Earlier this month, the investment bank Credit Suisse published its annual survey of global wealth. The bank's report is filled with illuminating findings, but one in particular caught my eye. It has to do with the distribution of assets in Russia, where, as the report notes, a mere 110 people own a mind-boggling 35 percent of the country's entire wealth. At the same time, 93.7 percent of Russians are worth $10,000 or less.
As the report notes, this makes Russia the country with the greatest wealth disparities in the world. Americans, who are now increasingly concerned about deepening inequality in their own country, might seek some consolation from this dismal conclusion. Even under present circumstances, wealth in the United States is still spread a lot more evenly than that (as this comparison shows). Things could be worse, right?
Well, maybe. But I see little cause for jubilation. Russia is merely the most extreme case of a worldwide trend that potentially represents one of the greatest threats that democracy faces today: the spread of oligarchy.
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The problem isn't just that some people in today's world are fabulously rich. It's that disproportionate wealth increasingly goes along with disproportionate power. Russia, again, offers a textbook example of the dangers. Back in the 1990s, a handful of politically well-connected business tycoons managed to profit from their close relations with Boris Yeltsin's Kremlin by taking advantage of the privatization of the country's industrial jewels -- above all its vast oil wealth. Those magnates weren't shy about exploiting their economic power to political ends. They bankrolled Yeltsin's re-election as president in 1996, controlled ministerial appointments, and dictated government policy. No wonder these businessmen-cum-politicians were soon dubbed the "oligarchs." ("Oligarchy" is Greek for "government of the few.")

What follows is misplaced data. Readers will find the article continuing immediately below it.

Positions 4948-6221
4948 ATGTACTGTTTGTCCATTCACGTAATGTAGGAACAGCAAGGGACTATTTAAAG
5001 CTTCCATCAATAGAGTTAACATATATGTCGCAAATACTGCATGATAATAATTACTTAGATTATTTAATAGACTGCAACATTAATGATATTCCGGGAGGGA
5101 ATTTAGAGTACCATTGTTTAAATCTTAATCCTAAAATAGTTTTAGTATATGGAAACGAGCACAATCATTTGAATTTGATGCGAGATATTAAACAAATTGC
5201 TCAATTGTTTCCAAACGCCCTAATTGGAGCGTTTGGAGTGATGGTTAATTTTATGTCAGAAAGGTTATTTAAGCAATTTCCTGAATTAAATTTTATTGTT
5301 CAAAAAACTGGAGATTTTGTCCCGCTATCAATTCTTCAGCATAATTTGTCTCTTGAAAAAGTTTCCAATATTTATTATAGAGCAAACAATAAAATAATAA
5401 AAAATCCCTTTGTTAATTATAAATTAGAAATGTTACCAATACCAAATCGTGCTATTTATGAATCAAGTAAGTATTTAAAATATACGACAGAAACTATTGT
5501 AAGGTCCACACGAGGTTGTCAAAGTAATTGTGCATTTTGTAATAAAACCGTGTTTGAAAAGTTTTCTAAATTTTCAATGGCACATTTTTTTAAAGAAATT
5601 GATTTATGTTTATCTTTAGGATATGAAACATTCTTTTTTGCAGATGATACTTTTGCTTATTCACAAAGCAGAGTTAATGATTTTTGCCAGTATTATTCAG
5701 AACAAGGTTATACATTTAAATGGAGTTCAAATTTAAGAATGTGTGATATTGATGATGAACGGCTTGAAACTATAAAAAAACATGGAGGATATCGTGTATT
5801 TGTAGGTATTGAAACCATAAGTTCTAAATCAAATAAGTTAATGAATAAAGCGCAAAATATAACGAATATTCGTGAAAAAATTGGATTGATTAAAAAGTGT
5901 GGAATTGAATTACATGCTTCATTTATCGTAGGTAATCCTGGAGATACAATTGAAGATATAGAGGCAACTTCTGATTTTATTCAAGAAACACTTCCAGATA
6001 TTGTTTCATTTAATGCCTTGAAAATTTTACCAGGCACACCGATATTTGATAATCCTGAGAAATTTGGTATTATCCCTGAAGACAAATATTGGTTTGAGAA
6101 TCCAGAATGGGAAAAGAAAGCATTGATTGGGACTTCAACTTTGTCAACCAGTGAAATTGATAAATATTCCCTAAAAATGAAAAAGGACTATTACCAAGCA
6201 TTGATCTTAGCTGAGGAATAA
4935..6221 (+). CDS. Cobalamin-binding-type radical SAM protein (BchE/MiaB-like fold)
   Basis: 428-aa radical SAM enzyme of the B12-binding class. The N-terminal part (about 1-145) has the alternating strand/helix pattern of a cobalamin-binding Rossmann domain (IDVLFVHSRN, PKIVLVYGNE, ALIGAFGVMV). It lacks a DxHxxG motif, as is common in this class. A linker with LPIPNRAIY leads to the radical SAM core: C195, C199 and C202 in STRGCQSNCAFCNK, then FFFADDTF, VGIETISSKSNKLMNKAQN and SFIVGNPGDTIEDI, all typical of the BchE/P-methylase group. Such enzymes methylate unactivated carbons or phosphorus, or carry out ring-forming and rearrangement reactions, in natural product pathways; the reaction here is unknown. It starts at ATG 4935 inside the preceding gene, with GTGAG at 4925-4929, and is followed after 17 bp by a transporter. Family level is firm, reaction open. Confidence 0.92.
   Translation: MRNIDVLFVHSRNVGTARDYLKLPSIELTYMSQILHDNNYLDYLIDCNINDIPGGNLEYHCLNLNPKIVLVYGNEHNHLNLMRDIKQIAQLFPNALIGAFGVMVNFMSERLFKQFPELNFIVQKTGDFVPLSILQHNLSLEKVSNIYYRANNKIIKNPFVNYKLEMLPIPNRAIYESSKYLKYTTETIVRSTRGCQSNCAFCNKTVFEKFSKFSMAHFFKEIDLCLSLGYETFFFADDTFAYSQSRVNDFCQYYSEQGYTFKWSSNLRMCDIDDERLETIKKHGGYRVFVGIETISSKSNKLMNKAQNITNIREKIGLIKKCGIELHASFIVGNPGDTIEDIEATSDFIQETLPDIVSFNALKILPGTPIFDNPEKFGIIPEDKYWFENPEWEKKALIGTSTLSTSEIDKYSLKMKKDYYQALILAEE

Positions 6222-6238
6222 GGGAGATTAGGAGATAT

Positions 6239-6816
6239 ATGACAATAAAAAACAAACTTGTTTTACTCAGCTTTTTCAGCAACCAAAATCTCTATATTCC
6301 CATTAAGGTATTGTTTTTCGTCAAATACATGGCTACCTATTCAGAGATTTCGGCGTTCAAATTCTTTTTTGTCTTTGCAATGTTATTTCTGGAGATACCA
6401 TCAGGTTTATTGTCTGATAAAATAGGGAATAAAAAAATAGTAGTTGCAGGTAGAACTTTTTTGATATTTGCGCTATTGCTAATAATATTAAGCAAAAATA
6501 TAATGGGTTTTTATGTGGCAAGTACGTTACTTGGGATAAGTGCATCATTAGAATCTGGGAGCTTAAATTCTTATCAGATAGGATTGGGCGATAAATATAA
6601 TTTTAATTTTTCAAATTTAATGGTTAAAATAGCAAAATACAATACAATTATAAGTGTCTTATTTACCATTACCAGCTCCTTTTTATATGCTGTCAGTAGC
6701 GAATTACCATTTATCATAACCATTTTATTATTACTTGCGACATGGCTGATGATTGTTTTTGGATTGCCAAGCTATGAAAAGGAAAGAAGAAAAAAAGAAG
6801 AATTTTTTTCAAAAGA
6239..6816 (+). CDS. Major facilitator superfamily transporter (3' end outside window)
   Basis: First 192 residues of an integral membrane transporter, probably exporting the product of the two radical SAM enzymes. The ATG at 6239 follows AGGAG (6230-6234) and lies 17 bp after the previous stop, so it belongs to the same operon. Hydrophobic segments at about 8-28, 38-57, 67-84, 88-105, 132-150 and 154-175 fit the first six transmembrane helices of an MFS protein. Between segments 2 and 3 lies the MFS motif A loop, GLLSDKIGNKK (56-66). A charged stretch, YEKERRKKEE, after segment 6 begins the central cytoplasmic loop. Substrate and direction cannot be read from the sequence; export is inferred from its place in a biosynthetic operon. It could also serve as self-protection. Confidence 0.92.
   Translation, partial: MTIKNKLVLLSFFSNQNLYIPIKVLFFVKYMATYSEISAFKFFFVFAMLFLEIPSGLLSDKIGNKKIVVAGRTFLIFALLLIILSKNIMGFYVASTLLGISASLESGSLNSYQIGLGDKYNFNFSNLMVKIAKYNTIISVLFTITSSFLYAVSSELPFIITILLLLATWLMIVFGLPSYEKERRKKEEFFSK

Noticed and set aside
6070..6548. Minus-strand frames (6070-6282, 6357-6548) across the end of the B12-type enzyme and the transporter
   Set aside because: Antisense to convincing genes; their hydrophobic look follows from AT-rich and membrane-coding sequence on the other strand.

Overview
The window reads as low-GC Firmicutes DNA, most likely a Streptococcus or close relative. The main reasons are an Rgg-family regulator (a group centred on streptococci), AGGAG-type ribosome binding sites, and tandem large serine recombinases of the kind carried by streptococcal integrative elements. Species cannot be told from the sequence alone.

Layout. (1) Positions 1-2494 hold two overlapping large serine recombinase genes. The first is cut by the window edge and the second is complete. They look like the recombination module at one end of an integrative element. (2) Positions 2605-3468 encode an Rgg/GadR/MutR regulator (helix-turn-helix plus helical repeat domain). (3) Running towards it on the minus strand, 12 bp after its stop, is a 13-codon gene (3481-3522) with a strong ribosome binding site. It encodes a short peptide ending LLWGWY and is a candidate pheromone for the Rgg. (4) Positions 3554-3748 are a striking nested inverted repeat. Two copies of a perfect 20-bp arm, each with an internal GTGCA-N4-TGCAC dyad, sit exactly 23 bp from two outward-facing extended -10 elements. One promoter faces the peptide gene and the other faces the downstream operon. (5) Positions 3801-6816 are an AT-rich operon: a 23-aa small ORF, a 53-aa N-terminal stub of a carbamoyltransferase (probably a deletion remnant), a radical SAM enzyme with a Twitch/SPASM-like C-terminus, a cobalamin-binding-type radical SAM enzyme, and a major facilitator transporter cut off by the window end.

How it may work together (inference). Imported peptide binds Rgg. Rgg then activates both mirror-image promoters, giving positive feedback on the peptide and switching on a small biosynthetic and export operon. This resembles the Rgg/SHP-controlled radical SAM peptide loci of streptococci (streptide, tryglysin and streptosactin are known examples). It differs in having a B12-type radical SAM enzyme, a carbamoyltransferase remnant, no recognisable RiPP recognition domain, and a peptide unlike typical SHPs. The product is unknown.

One of them, the recently deceased, arch-Machiavellian Boris Berezovsky, engineered the rise of an ex-KGB officer to the prime ministership. Vladimir Putin ultimately proved less than grateful, though. Once Putin became president in his own stead, he was quick to cut his erstwhile patron down to size, forcing Berezvosky into exile. Putin curtailed the power of other Yeltsin-era tycoons, too (most notably Mikhail Khodorkovsky, who today marks his 10th year of imprisonment in a labor camp), but in their place he raised up a new group of businessmen -- many with ties to the old Soviet security services -- who owed their fortunes to him. One of them, another KGB alumnus named Igor Sechin, who heads the country's largest oil company, is regarded by some as the second-most powerful man after Putin himself. (Sechin is shown at left in the photo above.)
But this isn't only Russia's problem. As has now become apparent, globalization and the powerful economic forces it has unleashed have awarded unparalleled wealth and power to a tiny new elite. Call them what you will: the superclass, the plutocrats, the "global meritocracy." What they exemplify is the nexus of wealth and political power. And that's a problem that is increasingly vexing voters in places from London to Kuala Lumpur.